Langer: Didn't come to win Edgbaston Test, here to win Ashes

Australia head coach Justin Langer talks about bowling rotation policy, the importance of off-spinner Nathan Lyon and the pressure of The Ashes.

Justin Langer: "I reckon the media and everyone else must be bored of me saying it but although the win at Edgbaston was fantastic, we didn’t come here to win the Edgbaston Test, we’ve come to win The Ashes."   -  Reuters

Well begun is not even half done. Australia head coach Justin Langer insists on this ahead of the second Ashes Test at Lord's, starting August 14. After thrashing England by 251 runs at Edgbaston to go 1-0 up in the five-match Ashes series, Langer talks about bowling rotation policy, the importance of off-spinner Nathan Lyon and the pressure of The Ashes.

There was a lot of chatter around Mitchell Starc and Josh Hazlewood not playing the first Test. Was it a tactical call on the part of the think-tank?

We are incredibly fortunate that we’ve six superb fast bowlers available. As we have said right from the start, we will pick the three quicks who best suit our plans depending on the pitch. It was tough to leave out both Josh and Mitch at Edgbaston. Josh is a fantastic bowler and Mitch got 10 wickets in the last Test he played, but the result showed we got that call right. The series is five Tests in six and a bit weeks so to ensure we always have an attack that’s fit and firing we may have to make changes to keep players fresh. But it’s a nice headache to have and it shows we are again developing depth in Australian cricket, which is an encouraging sign.

Nathan Lyon has been a trump card for Australia, especially in Test cricket. A word on him?

I didn’t realise how good a bowler Nathan was until I started the role of head coach. He trains as hard as anyone and is a great thinker on the game. Also, he has a rock-solid temperament, which he showed again at Edgbaston, first when partnering Steve Smith to his first innings hundred and then when helping to bowl us to victory on the final day. The fact he’s now gone past 350 Test wickets tells you all you need to know about his skills. He’s still relatively young as a spinner, so he can get many more wickets if he maintains his fitness and form. He’s shown he can take wickets all around the world in any conditions. There aren’t many spinners around who can do that.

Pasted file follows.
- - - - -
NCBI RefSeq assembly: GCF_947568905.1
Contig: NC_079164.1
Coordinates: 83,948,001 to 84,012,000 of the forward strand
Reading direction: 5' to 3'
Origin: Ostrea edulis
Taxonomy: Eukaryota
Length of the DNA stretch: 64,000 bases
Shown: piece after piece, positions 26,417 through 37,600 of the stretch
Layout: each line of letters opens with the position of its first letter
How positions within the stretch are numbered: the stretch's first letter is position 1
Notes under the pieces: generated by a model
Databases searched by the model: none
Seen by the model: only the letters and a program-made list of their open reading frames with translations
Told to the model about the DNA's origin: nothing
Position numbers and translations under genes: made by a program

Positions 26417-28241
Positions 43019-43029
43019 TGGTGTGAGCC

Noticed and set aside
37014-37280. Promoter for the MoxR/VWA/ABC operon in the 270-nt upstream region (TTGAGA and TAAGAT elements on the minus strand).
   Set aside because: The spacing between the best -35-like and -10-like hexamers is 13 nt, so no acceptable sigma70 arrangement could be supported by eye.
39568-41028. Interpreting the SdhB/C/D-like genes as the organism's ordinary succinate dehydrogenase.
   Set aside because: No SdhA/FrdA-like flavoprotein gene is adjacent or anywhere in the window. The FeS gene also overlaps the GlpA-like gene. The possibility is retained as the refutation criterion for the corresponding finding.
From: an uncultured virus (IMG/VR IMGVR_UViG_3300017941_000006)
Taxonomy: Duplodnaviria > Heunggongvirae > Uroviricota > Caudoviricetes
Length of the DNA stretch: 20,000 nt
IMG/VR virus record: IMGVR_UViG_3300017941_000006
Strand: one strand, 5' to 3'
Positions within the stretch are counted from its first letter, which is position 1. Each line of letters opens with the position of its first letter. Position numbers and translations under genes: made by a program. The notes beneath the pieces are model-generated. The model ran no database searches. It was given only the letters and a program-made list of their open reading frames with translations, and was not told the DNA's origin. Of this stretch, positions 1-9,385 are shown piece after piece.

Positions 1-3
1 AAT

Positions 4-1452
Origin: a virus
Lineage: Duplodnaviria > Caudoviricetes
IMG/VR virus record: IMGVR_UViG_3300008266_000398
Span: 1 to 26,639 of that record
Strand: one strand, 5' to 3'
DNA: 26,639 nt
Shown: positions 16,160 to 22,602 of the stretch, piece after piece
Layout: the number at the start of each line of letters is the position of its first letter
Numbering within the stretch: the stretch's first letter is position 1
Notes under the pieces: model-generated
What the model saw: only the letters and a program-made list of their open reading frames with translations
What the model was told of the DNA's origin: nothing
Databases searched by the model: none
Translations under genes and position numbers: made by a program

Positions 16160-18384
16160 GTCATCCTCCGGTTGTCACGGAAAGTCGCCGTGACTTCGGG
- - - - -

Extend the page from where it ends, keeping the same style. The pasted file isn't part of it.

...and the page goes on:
Nathan Lyon picked up nine wickets in Australia's win over England in the 1st Test of the Ashes series in Edgbaston.   -  Reuters

 

There's plenty of outside noise around The Ashes — the build-up, crowd and so on and so forth. How do you insulate the team from all this and ensure the focus remains on cricket?

The players are professional. They train as hard as any group I’ve ever been associated with and they know what’s at stake for us — the chance to be the first Australia men’s side to win an Ashes series in England since 2001. That makes us focused, believe me.

I reckon the media and everyone else must be bored of me saying it but although the win at Edgbaston was fantastic, we didn’t come here to win the Edgbaston Test, we’ve come to win The Ashes. That is our sole objective, our sole focus and it will remain that way until the end of the series.

READ | Ashes 2019: England drops Moeen Ali; Jofra Archer in line for Test debut

You have been an Ashes player yourself. Does that work to your advantage when it comes to handling the pressure and passing on tips to the players?

Experience counts, and also learning the lessons of the past. I mentioned our win in the series in India to the media the other day, the one in 2003/4 I think it was, the first time we won a series there since 1969/70. When we won that series we did so in large part because we were disciplined with the ball and our aim is to be exactly the same here.

We’ve got myself and Steve Waugh here, as well as the likes of Brad Haddin and Graeme Hick, and we can speak with the players about situations they may find themselves in and how to deal with those situations. We all know about playing in these conditions but some of our players are less experienced than others. Our knowledge as a group can help them bridge that gap.

READ | Ashes 2019: Leach not solely focused on Smith wicket

As a coach and former Aussie cricketer, how satisfying is it to see the transformation in the side, from say, a year ago?

We’re happy with where we are at the moment but it’s a start, nothing more. We want to be the best in the world, the same as every other team, and to do that we have to win consistently all over the world. That’s our challenge in the rest of this Ashes series and beyond it.